I then ran a search for the guys name over on DuckDuckGo, and although the results were different, which you'd expect, there was a link to the DM article, and no mention of any Guardian articles, which they have been complaining about as being blocked. Now, one of these is entitled 'Referee at centre of Celtic penalty incident escapes with...'. If I do a search for the name it's perfectly true that the article doesn't appear in the Google index. However, if I instead search on "referee at centre of celtic penalty incident" the Guardian article is the very first one listed. (Click on the link and try it yourself).
So let's now try and put the two together - and what do we get? Why the self same article in #1 spot as you can see:
So what happens when I try and play around with the search? Removing the double quotes around both name and phrase - same result (with no warning message). Name in double quotes - same result as #1 but with the warning message at the bottom. Reducing my search to "Dougie McDonald" penalty incident still brings up the apparently unlisted article:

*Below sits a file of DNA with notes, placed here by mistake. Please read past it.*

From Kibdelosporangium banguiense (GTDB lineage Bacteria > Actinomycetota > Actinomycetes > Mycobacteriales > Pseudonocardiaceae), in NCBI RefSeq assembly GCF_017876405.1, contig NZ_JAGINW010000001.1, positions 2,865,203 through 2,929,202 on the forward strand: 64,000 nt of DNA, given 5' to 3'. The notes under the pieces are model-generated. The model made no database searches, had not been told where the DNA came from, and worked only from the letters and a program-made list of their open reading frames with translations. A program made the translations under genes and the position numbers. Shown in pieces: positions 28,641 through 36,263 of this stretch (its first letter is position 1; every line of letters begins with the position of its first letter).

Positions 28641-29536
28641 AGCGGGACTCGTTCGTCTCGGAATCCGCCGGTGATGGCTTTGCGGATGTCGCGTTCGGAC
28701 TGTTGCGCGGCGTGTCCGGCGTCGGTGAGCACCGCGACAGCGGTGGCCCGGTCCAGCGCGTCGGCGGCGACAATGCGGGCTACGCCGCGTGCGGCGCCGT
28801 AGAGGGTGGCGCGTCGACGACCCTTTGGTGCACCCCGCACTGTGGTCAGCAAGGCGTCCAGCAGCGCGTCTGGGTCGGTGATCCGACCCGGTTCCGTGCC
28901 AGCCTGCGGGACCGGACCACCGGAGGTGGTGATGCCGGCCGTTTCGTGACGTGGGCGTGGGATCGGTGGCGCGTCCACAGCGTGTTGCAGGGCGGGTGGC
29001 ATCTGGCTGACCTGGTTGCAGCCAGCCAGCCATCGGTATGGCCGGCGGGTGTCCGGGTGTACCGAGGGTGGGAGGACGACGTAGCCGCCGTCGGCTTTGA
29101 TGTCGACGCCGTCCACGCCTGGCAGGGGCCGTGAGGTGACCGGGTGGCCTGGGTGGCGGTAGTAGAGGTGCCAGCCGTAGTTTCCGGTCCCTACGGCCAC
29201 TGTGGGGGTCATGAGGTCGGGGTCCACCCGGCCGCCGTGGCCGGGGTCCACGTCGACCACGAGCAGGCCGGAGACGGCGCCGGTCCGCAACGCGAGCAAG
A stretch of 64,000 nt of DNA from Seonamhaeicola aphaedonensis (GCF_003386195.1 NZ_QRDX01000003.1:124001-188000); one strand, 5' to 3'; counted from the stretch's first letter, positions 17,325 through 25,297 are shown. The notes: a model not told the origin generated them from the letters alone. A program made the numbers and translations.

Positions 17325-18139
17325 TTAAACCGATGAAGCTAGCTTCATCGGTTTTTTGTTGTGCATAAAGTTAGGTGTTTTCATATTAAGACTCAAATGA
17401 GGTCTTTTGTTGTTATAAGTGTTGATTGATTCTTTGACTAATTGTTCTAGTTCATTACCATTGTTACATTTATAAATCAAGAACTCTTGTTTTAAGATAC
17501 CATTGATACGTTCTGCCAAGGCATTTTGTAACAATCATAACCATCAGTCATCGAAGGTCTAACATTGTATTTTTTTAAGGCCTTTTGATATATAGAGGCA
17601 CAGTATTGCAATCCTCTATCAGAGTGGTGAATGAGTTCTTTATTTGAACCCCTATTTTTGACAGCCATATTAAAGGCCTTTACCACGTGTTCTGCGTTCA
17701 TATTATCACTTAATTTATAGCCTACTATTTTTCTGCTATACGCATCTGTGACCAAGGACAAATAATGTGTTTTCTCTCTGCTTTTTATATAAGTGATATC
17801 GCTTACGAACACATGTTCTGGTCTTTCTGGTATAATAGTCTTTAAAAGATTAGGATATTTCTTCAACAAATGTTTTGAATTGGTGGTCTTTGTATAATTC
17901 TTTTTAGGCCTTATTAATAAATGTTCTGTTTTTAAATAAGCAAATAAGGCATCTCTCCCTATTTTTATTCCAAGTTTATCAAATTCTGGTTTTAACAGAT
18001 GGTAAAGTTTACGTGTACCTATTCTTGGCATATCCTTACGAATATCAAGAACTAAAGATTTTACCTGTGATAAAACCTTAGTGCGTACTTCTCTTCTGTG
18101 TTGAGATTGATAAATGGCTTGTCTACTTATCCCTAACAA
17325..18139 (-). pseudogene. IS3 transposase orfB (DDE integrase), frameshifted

Also interestingly we've still got the Daily Mail article that they claim has been taken out of the Google index; clearly it hasn't. Now, in the Guardian article, they're claiming that their story, entitled "Referee at centre of Celtic penalty incident escapes with a warning" has been removed from the Google index, and they're showing a screenshot of this, and comparing it to the results that you get in Google.com. Now, if I do the same search that they did "Dougie McDonald" guardian, they're quite right - the article doesn't appear. However, if I'm slightly more subtle and do a search for "Dougie McDonald" site:theguardian.com then the article comes straight back.